A Question of Etiquette: Back up, people!

Color Etiquette 07.21.16 (1)Lately, I’ve been practically knocked over by people rushing on to the elevator in my office building, when I, and others, are trying to get off. Who has the right of way?

Those exiting have the right of way. Those entering should wait, whether it’s one person or a group of people getting off the elevator. It’s common sense – those exiting leave more room for those who want to enter. Logically, if people shove on, they push those trying to get off farther back, so they have to step off to let those trying to exit get off anyway, which is inefficient and wastes time. It is not only polite, but also practical, to let those exiting do so before anyone new gets on. The same is true for a subway or train or bus. Let the people who need to get off do so before you enter!


Can you help me learn how to offer help to people who are ill, or recuperating, or who have just had a baby, or who have a sick child, or whatever, whose first response is that they are fine? I ask, “What can I do to help you?” and they say there is nothing. I know they could use some help but probably don’t want to burden me. But I really want to help!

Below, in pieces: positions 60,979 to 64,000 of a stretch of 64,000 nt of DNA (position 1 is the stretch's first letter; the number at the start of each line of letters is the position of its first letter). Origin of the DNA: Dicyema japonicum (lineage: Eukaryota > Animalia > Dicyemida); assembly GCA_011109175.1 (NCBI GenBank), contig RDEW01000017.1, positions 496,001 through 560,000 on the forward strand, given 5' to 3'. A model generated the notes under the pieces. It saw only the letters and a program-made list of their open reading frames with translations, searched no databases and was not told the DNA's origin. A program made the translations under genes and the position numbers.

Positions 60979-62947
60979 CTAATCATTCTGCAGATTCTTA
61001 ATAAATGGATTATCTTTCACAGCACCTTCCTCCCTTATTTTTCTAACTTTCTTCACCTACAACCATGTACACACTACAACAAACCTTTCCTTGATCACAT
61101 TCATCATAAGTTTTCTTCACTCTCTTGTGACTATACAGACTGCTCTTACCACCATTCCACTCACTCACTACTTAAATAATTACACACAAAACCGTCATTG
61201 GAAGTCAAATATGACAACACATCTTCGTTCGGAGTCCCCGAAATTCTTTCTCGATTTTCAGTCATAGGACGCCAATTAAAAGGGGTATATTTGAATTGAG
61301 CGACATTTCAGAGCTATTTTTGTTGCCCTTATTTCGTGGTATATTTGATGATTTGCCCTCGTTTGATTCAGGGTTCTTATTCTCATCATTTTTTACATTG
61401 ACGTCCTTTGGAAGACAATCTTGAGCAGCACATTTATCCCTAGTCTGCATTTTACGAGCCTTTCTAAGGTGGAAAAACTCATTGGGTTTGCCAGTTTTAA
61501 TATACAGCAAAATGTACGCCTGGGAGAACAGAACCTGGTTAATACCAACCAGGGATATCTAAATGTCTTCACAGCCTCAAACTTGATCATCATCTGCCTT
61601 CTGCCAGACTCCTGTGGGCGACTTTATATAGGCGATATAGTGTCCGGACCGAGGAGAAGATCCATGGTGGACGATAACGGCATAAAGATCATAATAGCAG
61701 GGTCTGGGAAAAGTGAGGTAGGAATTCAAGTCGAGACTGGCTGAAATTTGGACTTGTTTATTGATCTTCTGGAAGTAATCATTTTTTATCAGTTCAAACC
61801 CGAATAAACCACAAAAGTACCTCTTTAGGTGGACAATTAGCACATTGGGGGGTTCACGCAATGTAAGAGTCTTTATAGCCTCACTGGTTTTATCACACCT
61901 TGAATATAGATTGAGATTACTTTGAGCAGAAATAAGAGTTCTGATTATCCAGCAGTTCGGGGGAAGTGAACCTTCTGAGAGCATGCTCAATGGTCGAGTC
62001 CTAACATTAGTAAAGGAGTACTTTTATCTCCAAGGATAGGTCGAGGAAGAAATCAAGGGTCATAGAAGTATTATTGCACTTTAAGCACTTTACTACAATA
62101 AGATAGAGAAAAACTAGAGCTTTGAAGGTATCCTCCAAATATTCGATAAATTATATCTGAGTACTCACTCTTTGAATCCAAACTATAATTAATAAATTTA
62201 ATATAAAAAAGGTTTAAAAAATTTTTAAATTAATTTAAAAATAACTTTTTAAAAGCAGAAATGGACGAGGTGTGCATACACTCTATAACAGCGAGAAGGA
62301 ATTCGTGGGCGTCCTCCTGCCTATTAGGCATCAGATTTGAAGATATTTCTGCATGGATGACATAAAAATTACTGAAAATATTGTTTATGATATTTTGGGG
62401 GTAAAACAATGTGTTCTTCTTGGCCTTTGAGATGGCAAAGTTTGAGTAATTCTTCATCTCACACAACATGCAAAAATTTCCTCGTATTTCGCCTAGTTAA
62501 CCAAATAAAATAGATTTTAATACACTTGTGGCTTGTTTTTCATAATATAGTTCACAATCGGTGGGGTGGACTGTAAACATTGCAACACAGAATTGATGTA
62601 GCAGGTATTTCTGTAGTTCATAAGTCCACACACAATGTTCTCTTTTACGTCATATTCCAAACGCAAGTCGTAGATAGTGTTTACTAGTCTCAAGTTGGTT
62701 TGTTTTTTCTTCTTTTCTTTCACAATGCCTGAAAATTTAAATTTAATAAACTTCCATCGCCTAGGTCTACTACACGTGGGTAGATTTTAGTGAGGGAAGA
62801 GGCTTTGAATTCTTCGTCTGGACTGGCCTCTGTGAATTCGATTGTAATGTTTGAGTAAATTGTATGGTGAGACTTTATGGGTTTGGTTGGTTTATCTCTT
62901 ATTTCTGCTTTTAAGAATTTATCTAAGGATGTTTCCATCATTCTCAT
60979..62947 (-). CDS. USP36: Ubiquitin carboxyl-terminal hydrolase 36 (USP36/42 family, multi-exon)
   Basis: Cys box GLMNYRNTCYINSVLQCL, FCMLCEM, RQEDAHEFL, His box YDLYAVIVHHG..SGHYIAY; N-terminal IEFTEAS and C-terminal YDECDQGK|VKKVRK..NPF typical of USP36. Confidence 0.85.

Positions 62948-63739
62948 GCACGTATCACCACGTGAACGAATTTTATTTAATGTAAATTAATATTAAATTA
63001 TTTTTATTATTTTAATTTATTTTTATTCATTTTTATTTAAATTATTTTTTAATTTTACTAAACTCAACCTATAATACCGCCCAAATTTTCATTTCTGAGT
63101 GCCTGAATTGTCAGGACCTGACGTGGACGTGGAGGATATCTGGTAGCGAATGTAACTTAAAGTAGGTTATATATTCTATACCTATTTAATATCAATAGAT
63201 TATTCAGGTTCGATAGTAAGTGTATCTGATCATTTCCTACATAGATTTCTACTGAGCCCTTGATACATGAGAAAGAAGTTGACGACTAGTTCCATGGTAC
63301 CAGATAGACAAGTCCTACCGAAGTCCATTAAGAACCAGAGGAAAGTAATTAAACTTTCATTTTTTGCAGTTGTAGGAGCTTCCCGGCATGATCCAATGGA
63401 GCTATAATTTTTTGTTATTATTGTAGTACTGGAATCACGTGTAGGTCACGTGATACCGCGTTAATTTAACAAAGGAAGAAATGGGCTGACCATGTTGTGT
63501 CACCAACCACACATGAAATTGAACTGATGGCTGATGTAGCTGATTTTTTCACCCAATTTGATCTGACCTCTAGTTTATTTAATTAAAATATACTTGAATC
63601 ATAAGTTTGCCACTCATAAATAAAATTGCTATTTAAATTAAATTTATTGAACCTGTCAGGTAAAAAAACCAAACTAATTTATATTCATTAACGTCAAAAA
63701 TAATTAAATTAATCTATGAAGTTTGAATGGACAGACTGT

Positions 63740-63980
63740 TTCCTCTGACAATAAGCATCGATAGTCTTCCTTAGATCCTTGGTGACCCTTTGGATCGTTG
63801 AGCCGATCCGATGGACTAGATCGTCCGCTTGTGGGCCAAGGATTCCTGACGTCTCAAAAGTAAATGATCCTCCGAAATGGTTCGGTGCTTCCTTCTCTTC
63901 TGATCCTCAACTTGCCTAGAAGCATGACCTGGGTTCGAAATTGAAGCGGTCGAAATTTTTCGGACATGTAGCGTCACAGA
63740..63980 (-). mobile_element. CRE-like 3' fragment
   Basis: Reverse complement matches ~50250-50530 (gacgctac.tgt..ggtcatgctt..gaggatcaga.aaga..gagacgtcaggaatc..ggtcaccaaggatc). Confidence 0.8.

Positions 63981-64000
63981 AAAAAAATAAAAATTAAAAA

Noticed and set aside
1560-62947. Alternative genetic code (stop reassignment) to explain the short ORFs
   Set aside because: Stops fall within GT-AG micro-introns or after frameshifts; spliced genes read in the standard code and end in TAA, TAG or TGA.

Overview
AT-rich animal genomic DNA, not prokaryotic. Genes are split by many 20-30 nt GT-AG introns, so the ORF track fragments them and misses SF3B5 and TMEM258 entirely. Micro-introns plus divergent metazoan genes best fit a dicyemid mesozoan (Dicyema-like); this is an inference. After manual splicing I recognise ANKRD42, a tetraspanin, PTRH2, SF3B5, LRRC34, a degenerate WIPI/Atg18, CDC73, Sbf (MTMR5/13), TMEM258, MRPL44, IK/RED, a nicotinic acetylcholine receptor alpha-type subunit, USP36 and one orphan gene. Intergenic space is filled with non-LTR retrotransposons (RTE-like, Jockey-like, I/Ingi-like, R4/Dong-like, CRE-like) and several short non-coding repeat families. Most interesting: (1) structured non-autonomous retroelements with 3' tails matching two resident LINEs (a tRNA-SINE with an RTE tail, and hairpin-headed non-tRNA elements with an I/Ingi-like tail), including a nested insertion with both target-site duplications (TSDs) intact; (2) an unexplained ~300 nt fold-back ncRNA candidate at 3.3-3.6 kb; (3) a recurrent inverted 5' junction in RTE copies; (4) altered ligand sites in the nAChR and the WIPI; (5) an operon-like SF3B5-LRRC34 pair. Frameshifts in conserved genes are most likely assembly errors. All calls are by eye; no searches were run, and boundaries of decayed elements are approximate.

It isn’t always obvious how we can best support those who could use some help, but try not to offer vague, general offers, like telling them to call you if they need anything. Instead, offer specifics, such as, “Which is a better night to drop off dinner, Tuesday or Wednesday?” or “Saturday is my day for errands so I’ll stop by for your list before I go … dry cleaner, grocery store, whatever … I’ll be all over town and it’s no big deal to pick up whatever you need while I’m there.” It is more comfortable for others to accept help when they can respond to a direct suggestion.


I am pretty upset and want to know if I am justified. A friend accepted my invitation to a party and then left within an hour because she had been invited to another party. I think she should have said she couldn’t attend the second one because she had already said she’d come to my party. Am I wrong?

No, you are not wrong. If she received two invitations, it was up to her to choose one and decline the other, not accept both, nor accept yours and also the second invitation. Nor would it be appropriate for her to accept your invitation and then cancel because she liked the second one better. You might want to clear the air and tell her how you feel. She likely did not intend to hurt or insult you, but she did, Hopefully, she will understand that, in the future, she needs to make a commitment and keep it, even if she gets an offer that sounds better to her.

Questions for Catherine? Send them to michaels.catherine@yahoo.com